Foreign Policy

Explaining Pakistan’s Foreign Policy: Escaping India

This book deals with the two underlying principles of Pakistan’s foreign and security policy, from 1947 till the present day. The first principle has been the desire to ‘escape India’ both in the sense of creating a national identity that was anti-India. Pakistan has preferred to be referred to as a Greater Middle Eastern country because being South Asian would mean accepting that Pakistan was part of the greater Indian civilization. The second principle underlying Pakistan’s foreign policy is the desire for parity with India. Parity is sought in every sphere but specifically with respect to military parity (both conventional and nuclear) and economic parity. Pakistan’s leaders have always seen India as the main threat (the so-called ‘existential threat’) and Pakistan’s ties with every country are seen from the prism of its India-centric policy. Pakistan has always sought a pro-Pakistan anti-Indian Afghan government, and has used Islamist organizations to help further its aims, whether the mujahideen in the 1970s-80s or the Taliban since the 1990s. The United States was seen as the superpower ally who would build Pakistan’s resources – economic and military – to stand up to India. When the US appeared reluctant to do so, China was – and still is seen by many Pakistanis – as that mythical ally who will sweep in, build Pakistan and help Pakistan be India’s equal. Pakistan’s leaders have always viewed the countries in the Muslim world, especially Saudi Arabia and the Gulf Arab countries, as ideological allies in the fight with India. This book provides an in-depth analysis of these issues.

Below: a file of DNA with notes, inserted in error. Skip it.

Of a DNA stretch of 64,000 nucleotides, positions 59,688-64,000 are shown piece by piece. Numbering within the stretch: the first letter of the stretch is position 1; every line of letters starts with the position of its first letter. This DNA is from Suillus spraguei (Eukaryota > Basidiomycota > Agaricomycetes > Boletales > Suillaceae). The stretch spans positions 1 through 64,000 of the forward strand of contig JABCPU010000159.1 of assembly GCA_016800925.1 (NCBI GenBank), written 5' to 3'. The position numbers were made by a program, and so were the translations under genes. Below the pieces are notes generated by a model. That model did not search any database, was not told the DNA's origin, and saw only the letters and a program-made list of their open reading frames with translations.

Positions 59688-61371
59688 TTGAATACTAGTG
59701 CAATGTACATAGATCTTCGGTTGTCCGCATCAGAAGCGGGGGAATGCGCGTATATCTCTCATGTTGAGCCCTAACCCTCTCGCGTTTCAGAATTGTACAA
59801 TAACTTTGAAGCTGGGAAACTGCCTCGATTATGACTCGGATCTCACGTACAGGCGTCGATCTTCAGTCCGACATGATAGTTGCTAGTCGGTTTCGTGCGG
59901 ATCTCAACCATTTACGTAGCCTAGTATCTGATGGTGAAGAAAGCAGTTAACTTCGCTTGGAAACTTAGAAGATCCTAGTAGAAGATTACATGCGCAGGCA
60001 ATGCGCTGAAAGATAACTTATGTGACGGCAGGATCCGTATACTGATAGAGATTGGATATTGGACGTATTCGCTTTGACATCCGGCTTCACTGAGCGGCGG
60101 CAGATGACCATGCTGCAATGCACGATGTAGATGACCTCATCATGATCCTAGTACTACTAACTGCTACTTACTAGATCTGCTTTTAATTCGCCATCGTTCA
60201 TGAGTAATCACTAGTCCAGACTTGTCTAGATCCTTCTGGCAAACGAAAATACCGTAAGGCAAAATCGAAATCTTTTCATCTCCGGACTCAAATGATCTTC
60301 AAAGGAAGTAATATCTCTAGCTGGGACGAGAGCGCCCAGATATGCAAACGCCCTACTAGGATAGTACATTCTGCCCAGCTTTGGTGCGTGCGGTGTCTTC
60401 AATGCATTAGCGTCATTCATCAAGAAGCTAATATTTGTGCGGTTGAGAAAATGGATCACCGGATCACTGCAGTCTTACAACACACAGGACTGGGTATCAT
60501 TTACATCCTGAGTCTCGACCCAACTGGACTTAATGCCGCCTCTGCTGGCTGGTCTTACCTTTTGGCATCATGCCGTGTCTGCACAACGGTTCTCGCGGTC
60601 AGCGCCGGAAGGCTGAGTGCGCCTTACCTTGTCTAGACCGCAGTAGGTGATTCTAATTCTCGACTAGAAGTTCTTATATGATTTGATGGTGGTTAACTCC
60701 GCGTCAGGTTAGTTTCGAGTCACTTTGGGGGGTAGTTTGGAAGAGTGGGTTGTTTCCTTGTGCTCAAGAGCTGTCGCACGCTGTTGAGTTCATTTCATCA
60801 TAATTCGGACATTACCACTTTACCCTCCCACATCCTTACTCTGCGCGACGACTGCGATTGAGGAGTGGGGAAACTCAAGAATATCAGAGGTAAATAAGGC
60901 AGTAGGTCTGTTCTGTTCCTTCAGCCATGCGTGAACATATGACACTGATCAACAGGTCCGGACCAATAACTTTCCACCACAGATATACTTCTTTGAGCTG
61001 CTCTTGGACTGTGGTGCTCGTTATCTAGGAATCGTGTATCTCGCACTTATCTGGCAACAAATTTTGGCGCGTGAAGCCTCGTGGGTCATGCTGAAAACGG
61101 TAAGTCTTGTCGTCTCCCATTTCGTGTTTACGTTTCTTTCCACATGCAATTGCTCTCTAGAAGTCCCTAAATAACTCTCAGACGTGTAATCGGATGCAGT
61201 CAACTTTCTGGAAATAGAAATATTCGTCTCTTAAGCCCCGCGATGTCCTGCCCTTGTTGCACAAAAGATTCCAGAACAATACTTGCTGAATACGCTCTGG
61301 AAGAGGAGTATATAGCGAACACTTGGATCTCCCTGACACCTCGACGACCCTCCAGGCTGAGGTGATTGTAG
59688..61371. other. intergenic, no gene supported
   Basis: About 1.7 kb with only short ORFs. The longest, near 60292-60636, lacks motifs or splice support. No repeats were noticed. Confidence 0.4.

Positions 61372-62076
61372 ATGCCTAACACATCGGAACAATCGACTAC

Explaining Pakistan's Foreign Policy: Escaping India was published in 2011 by Routledge Contemporary South Asia

Aparna Pande is Research Fellow & Director of Hudson Institute's Initiative on the Future of India and South Asia as well as Fellow, Center on Islam, Democracy, and the Future of the Muslim World. Aparna wrote her PhD dissertation on Pakistan's foreign policy. Her major field of interest is South Asia

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